Minutes later the man asked me where I was from. “Los Estados Unidos,” I replied, which disrupted his calm demeanor and brought about a new energy in him.

“Los Estados Unidos es el mejor país del mundo,” he declared dramatically. I was pleasantly surprised and honestly taken aback. Most people here have been very friendly and helpful, but not to the point of declaring my country the “greatest on Earth.” He went on to explain that while the U.S. does some bad stuff, all countries have bad people, and the U.S. helps those in need. Plus, they have Major League Baseball (his brother lives in San Francisco, so he is a Giants fan).

We went back and forth talking about politics, baseball, poverty, his favorite U.S. presidents (he really liked Ronald Reagan), communism, war, etc. He explained why he feels democracy is so great; “democracy allows us to be friends,” he said, extending his hand. As I shook it, and told him my name was Wilson, he smiled and exclaimed, “Como la pelota!” – “Like the ball (from Castaway).” As we neared my destination the road became muddier and rugged; he slowed down and looked gravely at the rough terrain ahead. He then turned to me and said what might be the only words he knows in English, “I’m sorry, Wilson.”

The sincerity in his voice was heart wrenching. He felt as though he was letting me down – after that single sentence, the conversation switched back to Spanish and I assured him that everything was just fine.

Little did he know that was one of the coolest taxi rides of my life and a moment I’ll never forget.

I bid my new friend farewell and gave him a nice tip. Holding the money in his hands, he looked up, smiled, and said – “Dios bendiga usted y Los Estados Unidos” – “God bless you and the United States.”

And with that he was gone.

Adapted for the Foster Blog with the help of Wilson Carletti. More episodes to come. Follow his unabridged journey here.

EMBA students experience global business up close

International study trips have been offered as an option to Executive MBA students for many years. As the direct and indirect impact of global business on companies of every size has grown dramatically, the EMBA Program has responded by establishing this “International Immersion” experience as a required course in the curriculum. In 2014, all second year EMBA students participated in one of three study trips offered by the program, traveling to Brazil, Vietnam or Germany and the Czech Republic for an intensive week of visits to local and multinational companies, business schools, non-profit organizations and government agencies. Among the goals of the International Immersion: To offer students a firsthand experience in analyzing and understanding the business environment in these countries and stimulate insights into the potential opportunities and challenges of operating in a global context. Along the way, students broadened their cultural horizons, sampled local cuisine, and deepened their collegial bond. In this post, they share their experiences in words and images.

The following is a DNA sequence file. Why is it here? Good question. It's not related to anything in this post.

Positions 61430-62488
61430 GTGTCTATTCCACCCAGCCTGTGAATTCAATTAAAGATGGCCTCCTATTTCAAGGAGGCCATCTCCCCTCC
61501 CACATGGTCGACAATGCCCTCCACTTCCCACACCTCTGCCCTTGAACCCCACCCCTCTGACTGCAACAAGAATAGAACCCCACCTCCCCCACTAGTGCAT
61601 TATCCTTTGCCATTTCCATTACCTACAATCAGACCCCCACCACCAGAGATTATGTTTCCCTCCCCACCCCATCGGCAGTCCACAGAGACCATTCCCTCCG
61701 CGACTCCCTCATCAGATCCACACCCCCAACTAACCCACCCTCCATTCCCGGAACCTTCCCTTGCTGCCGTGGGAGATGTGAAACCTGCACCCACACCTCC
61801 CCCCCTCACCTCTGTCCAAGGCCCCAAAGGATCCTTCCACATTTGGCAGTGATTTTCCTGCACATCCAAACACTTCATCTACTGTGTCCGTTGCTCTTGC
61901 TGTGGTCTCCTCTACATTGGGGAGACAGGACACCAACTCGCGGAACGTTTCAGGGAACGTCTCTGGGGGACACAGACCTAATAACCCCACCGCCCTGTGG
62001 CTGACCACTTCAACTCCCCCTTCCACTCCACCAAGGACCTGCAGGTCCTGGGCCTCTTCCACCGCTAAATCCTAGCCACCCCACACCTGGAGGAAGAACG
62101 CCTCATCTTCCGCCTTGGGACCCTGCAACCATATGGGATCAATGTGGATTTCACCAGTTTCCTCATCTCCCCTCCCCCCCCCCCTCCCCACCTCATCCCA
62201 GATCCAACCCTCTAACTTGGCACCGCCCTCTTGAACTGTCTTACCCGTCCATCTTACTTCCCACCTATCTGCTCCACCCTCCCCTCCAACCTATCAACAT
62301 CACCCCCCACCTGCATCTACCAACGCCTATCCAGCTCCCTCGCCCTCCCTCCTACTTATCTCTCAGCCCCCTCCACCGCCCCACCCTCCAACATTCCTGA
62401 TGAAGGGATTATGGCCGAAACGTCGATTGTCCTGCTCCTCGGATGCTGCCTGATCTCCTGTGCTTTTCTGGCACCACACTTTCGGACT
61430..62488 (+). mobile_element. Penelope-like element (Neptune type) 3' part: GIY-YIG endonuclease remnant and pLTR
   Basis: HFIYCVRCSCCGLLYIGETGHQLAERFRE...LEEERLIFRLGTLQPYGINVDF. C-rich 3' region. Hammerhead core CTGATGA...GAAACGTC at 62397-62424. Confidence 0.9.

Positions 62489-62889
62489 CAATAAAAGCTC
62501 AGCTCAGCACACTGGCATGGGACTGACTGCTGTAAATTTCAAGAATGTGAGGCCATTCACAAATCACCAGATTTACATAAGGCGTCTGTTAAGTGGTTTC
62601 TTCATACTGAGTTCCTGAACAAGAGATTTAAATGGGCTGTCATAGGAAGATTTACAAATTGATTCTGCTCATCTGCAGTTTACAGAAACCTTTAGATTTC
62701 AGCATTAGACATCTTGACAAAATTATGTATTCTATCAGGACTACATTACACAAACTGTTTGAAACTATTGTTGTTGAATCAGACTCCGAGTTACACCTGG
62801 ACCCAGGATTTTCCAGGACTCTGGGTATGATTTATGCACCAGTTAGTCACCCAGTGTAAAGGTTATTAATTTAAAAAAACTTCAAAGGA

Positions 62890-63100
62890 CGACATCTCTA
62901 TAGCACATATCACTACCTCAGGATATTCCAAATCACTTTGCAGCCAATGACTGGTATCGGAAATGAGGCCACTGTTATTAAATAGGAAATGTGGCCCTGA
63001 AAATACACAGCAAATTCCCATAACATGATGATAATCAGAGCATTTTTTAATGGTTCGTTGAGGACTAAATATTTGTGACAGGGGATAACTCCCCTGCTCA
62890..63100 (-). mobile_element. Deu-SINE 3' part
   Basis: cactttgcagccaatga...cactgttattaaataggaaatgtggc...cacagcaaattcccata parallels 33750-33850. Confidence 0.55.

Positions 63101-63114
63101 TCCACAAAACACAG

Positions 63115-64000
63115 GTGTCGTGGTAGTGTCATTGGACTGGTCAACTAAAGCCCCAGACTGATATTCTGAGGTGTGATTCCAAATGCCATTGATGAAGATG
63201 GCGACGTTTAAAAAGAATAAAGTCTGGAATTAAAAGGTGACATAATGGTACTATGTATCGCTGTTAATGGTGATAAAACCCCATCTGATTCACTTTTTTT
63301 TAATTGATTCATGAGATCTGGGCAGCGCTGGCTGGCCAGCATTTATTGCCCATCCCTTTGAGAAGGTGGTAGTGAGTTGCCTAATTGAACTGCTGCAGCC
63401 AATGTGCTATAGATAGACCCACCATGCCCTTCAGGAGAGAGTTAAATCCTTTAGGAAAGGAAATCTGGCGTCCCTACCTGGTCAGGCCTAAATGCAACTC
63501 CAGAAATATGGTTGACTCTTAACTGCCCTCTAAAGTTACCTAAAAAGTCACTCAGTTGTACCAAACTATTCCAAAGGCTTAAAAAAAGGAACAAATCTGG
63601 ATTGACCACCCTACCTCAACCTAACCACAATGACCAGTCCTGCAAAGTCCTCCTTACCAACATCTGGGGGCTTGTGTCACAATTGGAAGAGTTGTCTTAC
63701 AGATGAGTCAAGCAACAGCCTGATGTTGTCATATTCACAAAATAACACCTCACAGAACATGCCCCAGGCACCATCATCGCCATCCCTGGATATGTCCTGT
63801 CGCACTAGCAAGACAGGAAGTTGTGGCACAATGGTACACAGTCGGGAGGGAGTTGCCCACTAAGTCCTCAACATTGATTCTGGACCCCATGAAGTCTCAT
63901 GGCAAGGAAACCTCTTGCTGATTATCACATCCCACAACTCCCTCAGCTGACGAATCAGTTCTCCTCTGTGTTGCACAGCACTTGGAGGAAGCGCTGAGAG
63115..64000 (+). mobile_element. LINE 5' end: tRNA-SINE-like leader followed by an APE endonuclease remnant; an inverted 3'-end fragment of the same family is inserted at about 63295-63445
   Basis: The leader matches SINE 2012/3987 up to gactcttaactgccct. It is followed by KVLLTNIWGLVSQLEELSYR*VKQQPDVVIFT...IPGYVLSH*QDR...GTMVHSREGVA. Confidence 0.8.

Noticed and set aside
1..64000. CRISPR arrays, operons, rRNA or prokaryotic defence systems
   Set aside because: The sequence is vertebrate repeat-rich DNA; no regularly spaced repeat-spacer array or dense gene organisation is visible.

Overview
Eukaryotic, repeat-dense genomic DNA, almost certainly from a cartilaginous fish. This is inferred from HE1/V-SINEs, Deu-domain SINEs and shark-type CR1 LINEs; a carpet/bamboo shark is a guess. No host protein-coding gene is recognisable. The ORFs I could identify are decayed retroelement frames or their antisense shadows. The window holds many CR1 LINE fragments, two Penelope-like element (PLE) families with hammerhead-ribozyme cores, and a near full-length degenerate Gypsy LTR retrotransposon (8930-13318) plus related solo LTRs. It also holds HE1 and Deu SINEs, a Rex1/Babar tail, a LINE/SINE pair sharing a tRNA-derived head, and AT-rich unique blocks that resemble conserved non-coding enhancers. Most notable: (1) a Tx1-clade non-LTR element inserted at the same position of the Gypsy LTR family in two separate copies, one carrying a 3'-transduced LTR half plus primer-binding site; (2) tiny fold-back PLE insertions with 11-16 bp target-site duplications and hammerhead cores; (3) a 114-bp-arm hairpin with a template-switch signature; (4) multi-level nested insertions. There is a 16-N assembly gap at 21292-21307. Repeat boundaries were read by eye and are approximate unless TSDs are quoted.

EMBA students tour a BMW factory
EMBA students visit a BMW plant in Berlin.

“I was so thankful to be taken out of my comfort zone and placed into a unique situation.” – Matt Gleason (North America 16)

Ho Chi Minh City
Traffic is a challenge for Hanoi commuters, too.
Old bomb crater in Vietnam
Students visit an old bomb crater in Vietnam, where the wounds of war are slowly healing.

“I left Vietnam with a sense of wonder about the growth potential of this small nation. While still a relatively poor country with major infrastructure issues, the population seems primed for incredible growth. I look forward to following the progress of Vietnam and its people.” – Andy Wolverton (EMBA Regional 31)

El Boticario
Students visit the headquarters of O Boticário, one of the world’s largest cosmetic companies, in Curitiba, Brazil
Casa de Cultura
EMBA student Ali Donway makes new friends at Casa de Cultura in São Paulo.

“Brazil is a land of contrasts. The vibrant culture, fast paced environment and economic growth are contrasted with extreme poverty and rampant crime. Looking back on my week in Sao Paulo and Curitiba I can honestly say that I saw the “true” Brazil. I was exposed to the culture in the form of the food (delicious) artwork (vibrant) and people (optimistic and friendly). I also learned a tremendous amount about the business of Brazil. I came away from Brazil with new connections, friendships and lifelong memories.” – James McBride (EMBA North America)

EMBA students tour the DAF plant
Students get a look inside a Brazil factory that produces trucks for DAF, a PACCAR subsidiary.

“The opportunity afforded by this cultural and business immersion was truly a unique opportunity that would never have been possible by simply visiting a country or culture on one’s own agenda.” – Charles Baer (EMBA North America 16)

Learn more about the Executive MBA program at the Foster School of Business.

EMBA Skamania 2014

EMBA stuents arrive at Skamania The Executive MBA experience kicks off each fall with a five day residential program at Skamania Lodge on the Columbia River east of Portland. Away from the distractions of daily life, first year students immerse themselves in intensive instruction, collaborative projects and bonding with their fellow students. Here are some snapshots of this year’s residential session, with comments by students on the value of the experience, including a challenging class with the inimitable Charles Hill, Professor of Management & Organization and the faculty director of the EMBA Program.

Students studying at Skamania

EMBA students networking at Skamania